- How the insurance company determines fault
Can I leave the scene if the damage isn’t bad?
No, never leave the scene without first exchanging information with all those involved, even if there is very minor damage.
How do I know who was at fault for the accident?
To discover who is at fault for an accident an investigation is typically required. The investigation will look at any traffic violations or carelessness of the driver. The investigation may also include further examination of any vehicle defects and the layout of the accident scene.
Do I need to admit fault for the accident?
No, you should never admit fault for an accident. Even if you think you are at fault for the accident, there may be other aspects you did not consider. For many the first reaction after an accident (especially if you feel you may be at fault) is to apologize. However, apologizing can be seen as admitting guilt. Avoid apologizing because once you do you may have lost your case and admitted guilt. The investigation will determine who is at fault.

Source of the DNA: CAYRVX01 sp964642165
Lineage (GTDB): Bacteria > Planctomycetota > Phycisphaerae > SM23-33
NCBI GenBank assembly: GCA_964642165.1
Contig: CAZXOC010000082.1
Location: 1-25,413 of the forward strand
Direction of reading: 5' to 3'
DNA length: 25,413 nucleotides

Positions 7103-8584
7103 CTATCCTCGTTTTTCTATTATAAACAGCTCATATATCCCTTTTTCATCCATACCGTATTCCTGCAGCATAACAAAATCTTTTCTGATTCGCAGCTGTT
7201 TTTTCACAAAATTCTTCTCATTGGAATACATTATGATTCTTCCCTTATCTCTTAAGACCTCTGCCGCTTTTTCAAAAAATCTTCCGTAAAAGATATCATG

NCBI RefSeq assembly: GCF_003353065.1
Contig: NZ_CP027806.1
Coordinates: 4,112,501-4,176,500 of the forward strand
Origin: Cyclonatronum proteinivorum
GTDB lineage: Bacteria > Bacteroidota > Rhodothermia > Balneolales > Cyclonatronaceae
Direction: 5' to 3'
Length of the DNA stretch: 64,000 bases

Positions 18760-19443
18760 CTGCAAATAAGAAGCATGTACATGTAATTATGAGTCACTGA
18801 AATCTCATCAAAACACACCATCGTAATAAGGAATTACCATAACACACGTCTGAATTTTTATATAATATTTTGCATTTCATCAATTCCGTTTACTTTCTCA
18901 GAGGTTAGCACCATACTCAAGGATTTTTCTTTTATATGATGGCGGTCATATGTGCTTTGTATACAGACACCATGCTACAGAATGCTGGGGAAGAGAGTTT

In a rear-end collision, is the rear driver always liable?
No, not always. Some states may assume the rear-driver to be liable unless they can prove they are not. However, there are circumstances in which the rear driver would not be seen as liable such as if the front driver failure to use turn signals, failure to repair faulty brake lights or failure to pull over when the car breaks down.